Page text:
I mean, since you've posed the question of the *is*, it seems to me that R.M.'s distinction *ought* at least to be made distinct from more simple such existential assertions.

Granted, to suggest that we know what exp. fiction is might be a problem. But to suggest that we know that exp. fiction poses such a problem is not quite the same kind of...problem. It's at least an iteration removed from the warm-apple-pie way of knowing.

Anyway, eagerly awaiting part two as I kick off my spring semester here in flatland...

Best,

Joe

jdeshell said...

I agree Joe, the questions are of a different order. Still, for me, the question of literature rests precariously on the "is." (how's that for a BIG statement?!) Semester starts here too. In the snow. J

Timmi Duchamp said...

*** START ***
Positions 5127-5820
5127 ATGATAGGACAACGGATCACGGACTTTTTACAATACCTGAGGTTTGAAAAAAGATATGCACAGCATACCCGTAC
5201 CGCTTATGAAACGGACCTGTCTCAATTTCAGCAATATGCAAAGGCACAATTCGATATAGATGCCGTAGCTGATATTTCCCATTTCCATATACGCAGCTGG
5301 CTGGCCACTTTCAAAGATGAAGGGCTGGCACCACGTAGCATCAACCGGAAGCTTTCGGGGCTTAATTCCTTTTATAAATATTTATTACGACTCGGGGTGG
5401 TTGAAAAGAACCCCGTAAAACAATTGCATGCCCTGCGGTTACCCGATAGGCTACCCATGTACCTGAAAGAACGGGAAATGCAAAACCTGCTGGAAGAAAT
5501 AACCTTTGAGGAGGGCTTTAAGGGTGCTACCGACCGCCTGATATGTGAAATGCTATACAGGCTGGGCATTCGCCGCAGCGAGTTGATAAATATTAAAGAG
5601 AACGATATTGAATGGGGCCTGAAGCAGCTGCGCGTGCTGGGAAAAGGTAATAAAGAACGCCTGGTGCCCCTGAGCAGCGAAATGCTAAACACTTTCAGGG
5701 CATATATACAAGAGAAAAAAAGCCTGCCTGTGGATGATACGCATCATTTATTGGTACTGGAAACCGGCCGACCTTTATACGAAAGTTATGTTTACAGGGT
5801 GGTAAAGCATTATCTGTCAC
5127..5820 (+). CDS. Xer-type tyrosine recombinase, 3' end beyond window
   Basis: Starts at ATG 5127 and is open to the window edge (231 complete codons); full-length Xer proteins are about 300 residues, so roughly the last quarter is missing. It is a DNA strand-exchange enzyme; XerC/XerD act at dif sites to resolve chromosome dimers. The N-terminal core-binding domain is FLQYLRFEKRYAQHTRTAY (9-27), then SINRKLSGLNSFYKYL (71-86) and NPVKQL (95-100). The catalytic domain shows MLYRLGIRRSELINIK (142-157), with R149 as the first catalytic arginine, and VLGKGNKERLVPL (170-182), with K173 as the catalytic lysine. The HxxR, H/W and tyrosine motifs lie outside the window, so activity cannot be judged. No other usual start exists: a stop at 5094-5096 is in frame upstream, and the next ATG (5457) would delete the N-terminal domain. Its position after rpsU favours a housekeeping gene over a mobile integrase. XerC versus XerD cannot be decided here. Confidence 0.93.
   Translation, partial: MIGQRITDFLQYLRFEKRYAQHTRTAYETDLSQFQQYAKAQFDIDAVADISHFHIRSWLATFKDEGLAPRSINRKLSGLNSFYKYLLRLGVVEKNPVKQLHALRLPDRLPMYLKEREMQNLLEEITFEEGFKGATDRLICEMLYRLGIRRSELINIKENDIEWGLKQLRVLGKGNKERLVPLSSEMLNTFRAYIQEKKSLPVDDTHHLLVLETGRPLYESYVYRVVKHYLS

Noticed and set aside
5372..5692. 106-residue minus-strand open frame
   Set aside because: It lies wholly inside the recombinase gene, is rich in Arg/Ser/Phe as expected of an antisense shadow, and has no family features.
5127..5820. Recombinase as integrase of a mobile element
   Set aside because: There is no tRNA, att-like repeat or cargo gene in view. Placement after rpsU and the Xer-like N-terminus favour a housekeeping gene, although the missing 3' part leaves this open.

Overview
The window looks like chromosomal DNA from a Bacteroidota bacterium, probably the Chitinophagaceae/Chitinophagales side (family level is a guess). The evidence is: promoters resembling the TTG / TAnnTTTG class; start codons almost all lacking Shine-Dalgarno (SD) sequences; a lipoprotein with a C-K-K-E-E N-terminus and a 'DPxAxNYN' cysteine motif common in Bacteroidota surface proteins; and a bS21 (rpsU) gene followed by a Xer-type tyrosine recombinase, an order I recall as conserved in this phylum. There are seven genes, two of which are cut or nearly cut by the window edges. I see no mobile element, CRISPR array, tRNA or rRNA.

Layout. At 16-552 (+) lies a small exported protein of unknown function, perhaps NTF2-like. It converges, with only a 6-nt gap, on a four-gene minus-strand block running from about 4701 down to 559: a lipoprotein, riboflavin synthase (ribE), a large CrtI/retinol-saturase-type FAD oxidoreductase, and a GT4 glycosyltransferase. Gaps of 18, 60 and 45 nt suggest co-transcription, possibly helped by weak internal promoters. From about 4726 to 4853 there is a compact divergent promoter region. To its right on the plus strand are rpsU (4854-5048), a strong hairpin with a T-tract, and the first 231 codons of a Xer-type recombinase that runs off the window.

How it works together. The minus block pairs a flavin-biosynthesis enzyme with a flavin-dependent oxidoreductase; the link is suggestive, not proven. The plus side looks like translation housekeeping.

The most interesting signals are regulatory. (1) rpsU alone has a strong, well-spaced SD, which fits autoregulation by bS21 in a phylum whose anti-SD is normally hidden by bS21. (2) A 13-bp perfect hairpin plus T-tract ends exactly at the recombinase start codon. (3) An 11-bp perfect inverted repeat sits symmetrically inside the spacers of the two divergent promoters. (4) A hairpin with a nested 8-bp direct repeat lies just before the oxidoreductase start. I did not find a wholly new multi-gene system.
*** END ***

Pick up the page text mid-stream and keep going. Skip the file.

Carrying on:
I’m just finishing writing the review of a novel that is formally experimental. One of the questions troubling my review is the extent to which the author’s (apparently sincere) expressed intentions in the press materials provided by the publisher should be a criterion for judging the novel’s accomplishment. In this case, the writer consciously chose a form that arguably ends in undercutting his stated goal. A more skilled and experienced writer might have been able to pull it off, perhaps, but the formal innovations of the style, combined with the consistently ironic edge to the prose, seems almost guaranteed to undermine the author’s intentions. Jeffrey eloquently notes “the vicissitudes of writing something long”; but in this case, I’m interested in whether it’s a question not of degree or intensity, but of intention. That same novel, read without any knowledge of the author’s intentions, could in the hands of an active, create reader, be transmuted into an interesting (if verbose and sometimes frustrating) metafictional tour de force.